Kids seemingly get into anything and everything, and cooking with them can be a fun and educational way to teach them to find their way around a kitchen. However, some aspects of cooking can be dangerous for children, so it is important for parents, guardians, or anyone looking to cook with children in a kitchen to know how to prevent potential health and safety hazards when in the kitchen.
Here are a few tips for food safety for kids in the kitchen:
Buy Frozen and Refrigerated Foods That Last
A lot of people choose to do a week or two of grocery shopping at once when they get paid. This entails an hour or two in a store checking off item after item. It is important to buy your food in the right order to prevent spoilage. For example, you should always buy your dry goods and canned food items first, then your fruits and soft items like bread, then your refrigerated foods like milk and butter, and lastly your frozen food. This will cut down on some foods defrosting, melting, and even spoiling while you walk through the store.
Keep Raw Meat and Eggs Out Of Reach
Everyone knows the dangers of raw meat and eggs. They can cause infections like salmonella and can put a damper on any fun you were planning to have in the kitchen. Be sure to keep them away from foods you and your children do eat raw, like carrots, celery, grapes, and other fruits.
Always Wash Your Hands
This may seem obvious, but everyone drops the ball sometimes. You may have forgotten all of the handles you’ve touched in the last hour. Remember that children are still developing, so bacteria can affect them more than it affects a grown man or women. Washing your hands is always a good idea anyway, and enforcing it in the kitchen with your children can help them learn to make washing their hands a habit.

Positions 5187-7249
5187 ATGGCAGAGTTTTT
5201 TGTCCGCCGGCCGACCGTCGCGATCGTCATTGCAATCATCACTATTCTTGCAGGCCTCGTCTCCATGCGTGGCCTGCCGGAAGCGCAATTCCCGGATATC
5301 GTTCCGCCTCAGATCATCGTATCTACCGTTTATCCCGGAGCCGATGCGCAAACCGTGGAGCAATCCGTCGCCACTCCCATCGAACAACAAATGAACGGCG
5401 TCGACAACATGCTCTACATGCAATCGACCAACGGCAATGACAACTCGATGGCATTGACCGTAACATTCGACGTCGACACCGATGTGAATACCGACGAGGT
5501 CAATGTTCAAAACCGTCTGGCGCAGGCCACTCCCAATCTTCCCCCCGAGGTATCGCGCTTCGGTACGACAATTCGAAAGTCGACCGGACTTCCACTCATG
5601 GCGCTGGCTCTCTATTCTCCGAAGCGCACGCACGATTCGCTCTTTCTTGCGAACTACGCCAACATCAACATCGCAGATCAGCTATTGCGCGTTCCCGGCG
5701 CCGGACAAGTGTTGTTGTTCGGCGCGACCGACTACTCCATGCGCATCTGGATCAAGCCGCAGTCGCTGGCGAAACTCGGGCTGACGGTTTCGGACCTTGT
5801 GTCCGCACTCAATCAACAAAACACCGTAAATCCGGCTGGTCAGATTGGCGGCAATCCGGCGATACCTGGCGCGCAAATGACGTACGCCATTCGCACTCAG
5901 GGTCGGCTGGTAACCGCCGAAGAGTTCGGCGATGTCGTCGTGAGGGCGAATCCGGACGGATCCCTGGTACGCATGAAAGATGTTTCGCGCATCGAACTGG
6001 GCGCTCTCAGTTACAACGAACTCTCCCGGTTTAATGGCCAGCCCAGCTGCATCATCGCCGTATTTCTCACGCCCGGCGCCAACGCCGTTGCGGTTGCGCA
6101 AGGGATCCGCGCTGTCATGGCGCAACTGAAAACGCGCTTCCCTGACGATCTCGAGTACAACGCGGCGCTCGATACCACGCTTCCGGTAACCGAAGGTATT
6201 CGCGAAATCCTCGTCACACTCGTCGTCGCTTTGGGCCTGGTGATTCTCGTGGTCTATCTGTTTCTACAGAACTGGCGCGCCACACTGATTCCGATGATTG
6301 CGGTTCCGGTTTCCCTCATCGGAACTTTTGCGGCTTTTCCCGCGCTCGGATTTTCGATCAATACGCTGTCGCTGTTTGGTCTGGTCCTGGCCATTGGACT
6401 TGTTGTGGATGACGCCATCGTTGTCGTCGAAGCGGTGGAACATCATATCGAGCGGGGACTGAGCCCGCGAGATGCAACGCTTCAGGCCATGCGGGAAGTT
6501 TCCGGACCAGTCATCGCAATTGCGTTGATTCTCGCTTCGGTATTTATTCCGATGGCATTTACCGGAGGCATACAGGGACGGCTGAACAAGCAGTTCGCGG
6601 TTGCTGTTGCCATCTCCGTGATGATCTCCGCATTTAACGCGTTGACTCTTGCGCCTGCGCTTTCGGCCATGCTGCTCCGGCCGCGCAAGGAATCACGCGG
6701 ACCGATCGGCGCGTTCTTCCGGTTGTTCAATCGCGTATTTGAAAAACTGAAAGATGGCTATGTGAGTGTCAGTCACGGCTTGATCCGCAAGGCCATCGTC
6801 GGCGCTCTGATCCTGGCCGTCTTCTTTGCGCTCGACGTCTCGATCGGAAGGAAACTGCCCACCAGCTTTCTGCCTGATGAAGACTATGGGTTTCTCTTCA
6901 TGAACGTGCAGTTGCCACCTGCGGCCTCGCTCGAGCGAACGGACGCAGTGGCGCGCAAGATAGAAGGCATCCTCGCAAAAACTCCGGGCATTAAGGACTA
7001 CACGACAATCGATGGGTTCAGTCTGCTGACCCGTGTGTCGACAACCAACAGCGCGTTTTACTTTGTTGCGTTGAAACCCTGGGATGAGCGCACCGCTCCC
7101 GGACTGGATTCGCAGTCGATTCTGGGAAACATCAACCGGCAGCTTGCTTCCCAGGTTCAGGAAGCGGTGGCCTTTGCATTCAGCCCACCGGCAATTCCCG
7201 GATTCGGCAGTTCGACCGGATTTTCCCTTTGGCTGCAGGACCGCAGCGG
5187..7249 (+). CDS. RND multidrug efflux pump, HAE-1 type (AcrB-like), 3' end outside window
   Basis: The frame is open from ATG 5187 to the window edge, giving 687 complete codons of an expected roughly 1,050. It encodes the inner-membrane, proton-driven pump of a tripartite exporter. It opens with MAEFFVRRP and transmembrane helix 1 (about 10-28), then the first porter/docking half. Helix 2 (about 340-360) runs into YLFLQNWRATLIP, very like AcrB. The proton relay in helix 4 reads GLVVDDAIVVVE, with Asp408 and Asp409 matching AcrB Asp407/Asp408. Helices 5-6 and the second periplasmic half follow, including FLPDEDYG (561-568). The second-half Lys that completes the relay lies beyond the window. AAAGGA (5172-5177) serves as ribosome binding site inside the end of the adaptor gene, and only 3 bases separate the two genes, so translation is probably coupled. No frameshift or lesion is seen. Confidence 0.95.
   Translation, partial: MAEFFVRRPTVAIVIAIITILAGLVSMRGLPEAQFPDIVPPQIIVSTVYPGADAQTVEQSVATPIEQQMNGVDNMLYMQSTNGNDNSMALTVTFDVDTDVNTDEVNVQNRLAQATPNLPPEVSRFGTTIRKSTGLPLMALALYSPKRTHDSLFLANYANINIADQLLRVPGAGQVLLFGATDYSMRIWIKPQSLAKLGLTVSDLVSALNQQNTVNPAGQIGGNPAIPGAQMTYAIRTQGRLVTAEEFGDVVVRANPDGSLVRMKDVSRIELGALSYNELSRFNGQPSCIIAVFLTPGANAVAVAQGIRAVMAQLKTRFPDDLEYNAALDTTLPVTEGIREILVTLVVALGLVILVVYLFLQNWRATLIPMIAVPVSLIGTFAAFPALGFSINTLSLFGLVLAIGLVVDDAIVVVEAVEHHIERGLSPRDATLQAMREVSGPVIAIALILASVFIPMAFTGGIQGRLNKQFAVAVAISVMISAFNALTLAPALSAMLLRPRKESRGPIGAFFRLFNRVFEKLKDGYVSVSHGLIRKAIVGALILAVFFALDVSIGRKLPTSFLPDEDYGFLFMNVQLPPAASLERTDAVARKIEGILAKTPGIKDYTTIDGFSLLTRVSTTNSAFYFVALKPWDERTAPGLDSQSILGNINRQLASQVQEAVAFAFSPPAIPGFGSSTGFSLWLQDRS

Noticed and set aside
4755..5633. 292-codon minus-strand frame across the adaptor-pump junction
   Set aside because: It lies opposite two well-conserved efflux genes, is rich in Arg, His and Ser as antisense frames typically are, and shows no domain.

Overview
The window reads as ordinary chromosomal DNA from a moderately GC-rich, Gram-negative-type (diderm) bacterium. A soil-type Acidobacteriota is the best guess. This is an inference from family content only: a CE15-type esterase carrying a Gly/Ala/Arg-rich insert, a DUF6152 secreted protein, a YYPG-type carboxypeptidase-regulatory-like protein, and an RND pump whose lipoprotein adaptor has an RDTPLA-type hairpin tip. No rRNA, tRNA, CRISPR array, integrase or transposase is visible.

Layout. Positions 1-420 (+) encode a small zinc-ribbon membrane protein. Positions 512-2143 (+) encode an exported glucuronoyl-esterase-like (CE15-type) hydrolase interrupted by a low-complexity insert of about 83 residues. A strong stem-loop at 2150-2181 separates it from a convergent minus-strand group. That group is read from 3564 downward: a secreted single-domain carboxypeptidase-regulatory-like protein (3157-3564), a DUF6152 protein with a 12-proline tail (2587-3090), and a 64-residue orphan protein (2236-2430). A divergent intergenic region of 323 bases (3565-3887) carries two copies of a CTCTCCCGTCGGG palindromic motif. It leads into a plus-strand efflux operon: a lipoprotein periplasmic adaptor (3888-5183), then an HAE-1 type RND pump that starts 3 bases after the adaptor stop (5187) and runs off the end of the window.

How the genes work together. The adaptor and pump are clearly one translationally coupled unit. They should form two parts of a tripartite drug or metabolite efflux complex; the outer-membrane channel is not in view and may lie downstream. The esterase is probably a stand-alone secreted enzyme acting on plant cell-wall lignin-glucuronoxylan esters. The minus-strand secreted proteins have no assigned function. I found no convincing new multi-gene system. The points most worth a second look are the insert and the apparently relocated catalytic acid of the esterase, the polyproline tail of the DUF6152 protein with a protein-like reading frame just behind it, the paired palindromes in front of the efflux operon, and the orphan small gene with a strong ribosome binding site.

No Running in the Kitchen, Kids
Running anywhere in an enclosed area can be dangerous, but it is especially dangerous in the kitchen. Remind your children that a kitchen is an unpredictable place. You could have a knife on the table as they run through, or they could slip or burn themselves if they aren’t careful.
Keep Knives Away From Children
Knives are especially important when cooking. Many people often have a knife set that houses knives for meat cutting, course vegetable cutting, and more. Don’t leave your child alone with a knife. A child with a knife could fall and risk getting hurt by it, cut their finger, or even put it in their mouth. Keep knives sheathed or in their block and out of reach from the child.
Know a Child’s Limits
No one knows your child better than you. You know their capabilities. Some children may be old or mature enough to work with different kitchen tools. Use your judgment, but always keep a watchful eye on your youngster.